|This is an Irish sweater re-claimed from extensive moth damage.
First, I washed the sweater by hand and blocked it, to reveal all the moth holes.
Using stitch markers and small lengths of yarn, I marked all of the holes needing mending.
By daylight in the morning (see true colors then), I blended two colors of yarn to get the heathery effect of the original.
To mend the holes, I used a fine-gauge crochet hook and a yarn needle. Technique was a comination of darning and crocheting, and I kept the tension light so it would stretch with the original knitting. As I finished each hole, I stretched the fabric to make sure that the mending blended in.
I then converted the pullover style to a zip-front cardigan. Using a yarn needle with contrasting yarn, I marked two lines on the front of the pullover, then cut the sweater between them. This is a Scottish/Scandinavian technique called a "steek". I then ravelled the damaged front portion back to my marked line and hand-overcast the open edge.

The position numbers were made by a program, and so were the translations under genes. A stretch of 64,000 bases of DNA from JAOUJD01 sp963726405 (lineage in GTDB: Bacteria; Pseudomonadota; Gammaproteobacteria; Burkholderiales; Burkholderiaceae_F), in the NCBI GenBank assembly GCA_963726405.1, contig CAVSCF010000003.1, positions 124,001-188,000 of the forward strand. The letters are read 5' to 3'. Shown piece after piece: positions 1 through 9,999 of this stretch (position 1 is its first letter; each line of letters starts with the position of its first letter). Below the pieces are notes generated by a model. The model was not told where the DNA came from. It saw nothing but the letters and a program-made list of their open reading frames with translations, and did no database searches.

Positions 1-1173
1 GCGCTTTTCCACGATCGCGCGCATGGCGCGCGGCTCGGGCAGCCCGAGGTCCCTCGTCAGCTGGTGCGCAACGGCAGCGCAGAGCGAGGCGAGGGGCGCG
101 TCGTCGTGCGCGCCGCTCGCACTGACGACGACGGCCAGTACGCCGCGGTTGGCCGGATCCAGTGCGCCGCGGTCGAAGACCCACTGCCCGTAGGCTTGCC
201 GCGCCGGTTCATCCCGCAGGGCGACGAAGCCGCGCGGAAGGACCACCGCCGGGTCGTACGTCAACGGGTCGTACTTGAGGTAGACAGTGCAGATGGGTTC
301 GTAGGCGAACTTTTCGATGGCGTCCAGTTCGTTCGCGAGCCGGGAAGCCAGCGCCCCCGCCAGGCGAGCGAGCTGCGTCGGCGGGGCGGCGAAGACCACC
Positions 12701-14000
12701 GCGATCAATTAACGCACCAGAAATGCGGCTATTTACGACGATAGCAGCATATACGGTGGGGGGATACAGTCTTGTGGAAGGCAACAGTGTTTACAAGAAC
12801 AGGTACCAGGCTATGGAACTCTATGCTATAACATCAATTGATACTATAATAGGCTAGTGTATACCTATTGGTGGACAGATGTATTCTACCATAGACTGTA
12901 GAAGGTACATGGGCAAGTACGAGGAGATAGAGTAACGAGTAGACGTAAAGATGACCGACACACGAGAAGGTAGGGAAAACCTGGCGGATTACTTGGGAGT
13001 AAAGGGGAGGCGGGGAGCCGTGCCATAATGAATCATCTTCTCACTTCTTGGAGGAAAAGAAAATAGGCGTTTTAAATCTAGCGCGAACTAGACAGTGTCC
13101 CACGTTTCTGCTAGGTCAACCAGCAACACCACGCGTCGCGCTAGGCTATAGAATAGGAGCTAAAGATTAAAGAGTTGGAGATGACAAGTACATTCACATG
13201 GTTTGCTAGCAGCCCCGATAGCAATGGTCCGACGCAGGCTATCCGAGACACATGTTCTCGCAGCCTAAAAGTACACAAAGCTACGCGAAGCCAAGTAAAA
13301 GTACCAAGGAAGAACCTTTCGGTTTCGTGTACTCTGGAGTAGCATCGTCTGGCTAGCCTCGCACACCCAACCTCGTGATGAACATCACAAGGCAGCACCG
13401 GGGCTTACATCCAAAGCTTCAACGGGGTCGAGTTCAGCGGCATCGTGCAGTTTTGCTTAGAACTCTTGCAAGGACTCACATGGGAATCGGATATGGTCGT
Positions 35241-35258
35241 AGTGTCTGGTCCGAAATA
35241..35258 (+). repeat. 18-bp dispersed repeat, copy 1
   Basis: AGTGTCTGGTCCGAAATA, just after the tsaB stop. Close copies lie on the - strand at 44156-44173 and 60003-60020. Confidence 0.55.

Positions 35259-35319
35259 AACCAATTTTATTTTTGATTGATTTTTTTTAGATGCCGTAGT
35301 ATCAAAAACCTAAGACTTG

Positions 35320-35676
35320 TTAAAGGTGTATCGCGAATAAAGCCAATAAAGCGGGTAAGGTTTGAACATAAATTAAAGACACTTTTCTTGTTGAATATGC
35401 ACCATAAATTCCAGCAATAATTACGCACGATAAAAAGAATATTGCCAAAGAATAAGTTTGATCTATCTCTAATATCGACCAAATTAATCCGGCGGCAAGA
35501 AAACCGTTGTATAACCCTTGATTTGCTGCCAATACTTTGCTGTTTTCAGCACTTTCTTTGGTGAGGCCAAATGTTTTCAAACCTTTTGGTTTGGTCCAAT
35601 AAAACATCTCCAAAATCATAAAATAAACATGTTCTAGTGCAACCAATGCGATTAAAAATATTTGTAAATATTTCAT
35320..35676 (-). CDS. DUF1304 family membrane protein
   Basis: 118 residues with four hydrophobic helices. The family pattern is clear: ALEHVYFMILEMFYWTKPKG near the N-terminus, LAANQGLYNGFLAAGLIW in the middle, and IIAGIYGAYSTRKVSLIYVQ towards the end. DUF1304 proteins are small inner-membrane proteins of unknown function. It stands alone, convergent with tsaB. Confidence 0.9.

I then picked up stitches on each side of the front, both sides the same number of stitches. I knitted the bands in a 2X 2 rib (2 knits, 2 purls). This ribbing is eases well onto a rigid zipper tape. To bind off, I used a crochet hook slightly larger than my knitting needle.
I basted in the zipper by hand. As Elizabeth Zimmerman said, the strength is in the zipper itself, so many small gentle stitches will hold it in well. I used button and carpet thread to hand-pick the zipper into each bound-off stitch on the front, and I hand-overcast the back side of the zipper on the outer edge of the tape. This double sewing makes the zipper opening strong and it stabilizes the zipper band.
Finally, I reinforced the cuffs and bottom band with a row of double crochet.
Voila! An expensive Irish sweater, now fit for many more years of wear.